After the end of the Second World War, Italian politics - and even more so its government - was dominated by a single political party Democrazia Cristiana (DC - Christian-Democrats) for more than 40 years, while the opposition was led by the Italian Communist Party (PCI). The third important party was the Italian Socialist Party (PSI). Accordingly, in the period 1946-1992, there were no less than 28 governments and all but two of them were headed by a Christian Democrat.
Everything changed in the early 1990s. First, all the governing parties were caught up in a major scandal called the Tangentopoli and dissolved themselves so that the Christian Democratic and the Socialist parties ceased to exist. Second, following referenda of 1993, substantial electoral changes were introduced, shifting the country from an unstable system of proportional representation to a more stable additional member system (although the voters had actually expressed a wish for a majoritarian system similar to the French model [click here]). Third, a further electoral change provides a 'prize' to the coalition which secures the largest number of votes in the Chamber of Deputies (which is intended to give the government a stronger base) which has the effect of encouraging political parties to join one of two or three major coalitions.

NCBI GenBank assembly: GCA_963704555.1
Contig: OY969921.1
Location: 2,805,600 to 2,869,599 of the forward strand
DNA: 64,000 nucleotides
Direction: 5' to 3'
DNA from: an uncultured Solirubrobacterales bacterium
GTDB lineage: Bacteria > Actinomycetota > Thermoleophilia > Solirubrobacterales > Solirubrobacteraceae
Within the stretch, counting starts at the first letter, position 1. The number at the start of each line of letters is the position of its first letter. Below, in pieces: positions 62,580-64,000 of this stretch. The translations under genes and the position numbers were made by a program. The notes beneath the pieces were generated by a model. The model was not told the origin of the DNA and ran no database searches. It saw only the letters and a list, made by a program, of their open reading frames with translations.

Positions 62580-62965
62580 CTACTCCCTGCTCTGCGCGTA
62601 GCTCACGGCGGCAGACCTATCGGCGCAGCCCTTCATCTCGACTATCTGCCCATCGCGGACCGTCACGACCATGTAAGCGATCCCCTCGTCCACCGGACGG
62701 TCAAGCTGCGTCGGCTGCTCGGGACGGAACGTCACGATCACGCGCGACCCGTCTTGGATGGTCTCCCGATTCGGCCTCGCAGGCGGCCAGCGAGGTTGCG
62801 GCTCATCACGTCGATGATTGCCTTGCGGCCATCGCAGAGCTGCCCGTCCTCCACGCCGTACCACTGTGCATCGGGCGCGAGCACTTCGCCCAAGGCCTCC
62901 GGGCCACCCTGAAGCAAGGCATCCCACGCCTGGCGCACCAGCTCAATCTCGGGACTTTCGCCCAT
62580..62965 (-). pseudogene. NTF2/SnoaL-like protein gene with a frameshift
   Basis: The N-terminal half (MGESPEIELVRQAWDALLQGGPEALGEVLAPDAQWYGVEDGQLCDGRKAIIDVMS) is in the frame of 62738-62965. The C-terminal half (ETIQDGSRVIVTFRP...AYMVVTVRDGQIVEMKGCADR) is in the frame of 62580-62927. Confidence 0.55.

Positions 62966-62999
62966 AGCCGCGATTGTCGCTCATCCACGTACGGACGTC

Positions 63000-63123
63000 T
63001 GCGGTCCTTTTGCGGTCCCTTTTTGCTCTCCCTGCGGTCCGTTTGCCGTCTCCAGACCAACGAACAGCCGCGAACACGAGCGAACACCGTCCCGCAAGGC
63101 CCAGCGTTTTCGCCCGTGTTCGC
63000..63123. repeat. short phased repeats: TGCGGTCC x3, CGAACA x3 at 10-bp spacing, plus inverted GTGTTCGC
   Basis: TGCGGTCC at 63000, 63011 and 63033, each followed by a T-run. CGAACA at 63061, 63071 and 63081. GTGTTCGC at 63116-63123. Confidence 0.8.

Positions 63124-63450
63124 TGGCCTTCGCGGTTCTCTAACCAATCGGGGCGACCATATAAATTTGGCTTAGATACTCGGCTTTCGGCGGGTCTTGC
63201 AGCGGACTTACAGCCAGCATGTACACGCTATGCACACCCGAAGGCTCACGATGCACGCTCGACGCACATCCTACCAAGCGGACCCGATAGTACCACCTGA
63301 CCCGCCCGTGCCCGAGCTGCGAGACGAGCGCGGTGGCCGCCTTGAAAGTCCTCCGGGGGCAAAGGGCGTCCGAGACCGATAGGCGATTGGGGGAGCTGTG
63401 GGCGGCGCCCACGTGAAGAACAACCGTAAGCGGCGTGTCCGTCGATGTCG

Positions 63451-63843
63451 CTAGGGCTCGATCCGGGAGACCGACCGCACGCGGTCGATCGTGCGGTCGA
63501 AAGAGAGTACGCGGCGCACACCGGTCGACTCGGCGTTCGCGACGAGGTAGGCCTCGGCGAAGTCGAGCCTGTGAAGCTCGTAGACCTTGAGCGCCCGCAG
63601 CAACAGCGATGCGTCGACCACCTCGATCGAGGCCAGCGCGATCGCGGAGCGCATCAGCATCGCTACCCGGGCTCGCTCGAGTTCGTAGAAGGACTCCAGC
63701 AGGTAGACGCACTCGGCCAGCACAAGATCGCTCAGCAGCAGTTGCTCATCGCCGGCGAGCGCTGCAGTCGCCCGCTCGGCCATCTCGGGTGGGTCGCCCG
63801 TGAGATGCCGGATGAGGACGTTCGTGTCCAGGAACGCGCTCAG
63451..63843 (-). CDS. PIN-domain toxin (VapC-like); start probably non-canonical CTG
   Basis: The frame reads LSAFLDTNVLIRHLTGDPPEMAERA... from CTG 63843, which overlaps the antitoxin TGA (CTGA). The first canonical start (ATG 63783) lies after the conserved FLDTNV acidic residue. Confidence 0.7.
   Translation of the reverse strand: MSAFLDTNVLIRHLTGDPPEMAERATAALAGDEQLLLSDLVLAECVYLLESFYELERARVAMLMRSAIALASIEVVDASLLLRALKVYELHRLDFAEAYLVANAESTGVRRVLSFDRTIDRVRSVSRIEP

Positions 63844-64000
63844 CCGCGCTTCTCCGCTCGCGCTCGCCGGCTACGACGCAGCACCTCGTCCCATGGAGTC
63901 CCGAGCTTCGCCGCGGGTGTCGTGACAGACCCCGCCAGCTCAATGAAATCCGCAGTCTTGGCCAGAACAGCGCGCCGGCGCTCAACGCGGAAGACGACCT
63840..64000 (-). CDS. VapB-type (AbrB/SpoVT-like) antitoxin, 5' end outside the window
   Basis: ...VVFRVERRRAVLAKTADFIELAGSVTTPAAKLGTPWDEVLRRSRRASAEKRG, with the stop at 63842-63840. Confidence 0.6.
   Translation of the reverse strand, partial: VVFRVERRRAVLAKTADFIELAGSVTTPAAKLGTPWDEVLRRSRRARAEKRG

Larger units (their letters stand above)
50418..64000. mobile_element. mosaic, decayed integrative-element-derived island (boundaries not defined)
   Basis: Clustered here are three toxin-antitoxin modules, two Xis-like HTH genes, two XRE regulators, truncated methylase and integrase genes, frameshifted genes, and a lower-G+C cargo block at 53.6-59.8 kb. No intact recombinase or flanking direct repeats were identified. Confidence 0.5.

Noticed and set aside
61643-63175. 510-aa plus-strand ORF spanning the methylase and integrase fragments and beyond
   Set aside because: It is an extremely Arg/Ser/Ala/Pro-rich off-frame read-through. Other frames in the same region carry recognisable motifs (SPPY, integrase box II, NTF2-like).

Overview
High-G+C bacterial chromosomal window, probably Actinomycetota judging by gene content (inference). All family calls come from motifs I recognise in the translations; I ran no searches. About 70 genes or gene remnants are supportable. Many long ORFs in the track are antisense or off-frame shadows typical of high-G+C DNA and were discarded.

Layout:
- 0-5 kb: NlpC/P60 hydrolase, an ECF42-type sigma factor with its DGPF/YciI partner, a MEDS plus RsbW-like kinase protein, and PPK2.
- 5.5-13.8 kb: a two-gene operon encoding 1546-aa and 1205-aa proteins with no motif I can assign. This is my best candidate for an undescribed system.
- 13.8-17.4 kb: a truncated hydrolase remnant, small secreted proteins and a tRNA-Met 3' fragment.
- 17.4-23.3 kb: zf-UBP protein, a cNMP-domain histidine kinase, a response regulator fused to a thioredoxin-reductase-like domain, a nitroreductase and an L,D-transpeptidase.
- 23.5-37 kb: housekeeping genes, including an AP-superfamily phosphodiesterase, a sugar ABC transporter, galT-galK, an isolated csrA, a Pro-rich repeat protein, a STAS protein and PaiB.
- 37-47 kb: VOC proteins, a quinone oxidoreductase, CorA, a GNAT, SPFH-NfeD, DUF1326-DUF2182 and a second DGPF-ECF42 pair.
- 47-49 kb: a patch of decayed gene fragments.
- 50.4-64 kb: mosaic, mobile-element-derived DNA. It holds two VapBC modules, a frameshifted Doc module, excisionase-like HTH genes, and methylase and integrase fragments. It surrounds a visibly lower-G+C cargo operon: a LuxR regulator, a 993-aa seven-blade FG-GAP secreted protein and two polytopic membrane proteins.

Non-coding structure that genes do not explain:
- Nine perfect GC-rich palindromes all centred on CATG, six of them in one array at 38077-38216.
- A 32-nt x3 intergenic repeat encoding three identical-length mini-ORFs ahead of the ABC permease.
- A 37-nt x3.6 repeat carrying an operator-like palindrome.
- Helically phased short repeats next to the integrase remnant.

The results of all these changes are that, in an effort to maximise votes, simultaneously political parties are splitting and political power has recently been contested by two broad coalitions bringing together most of these (often small) parties: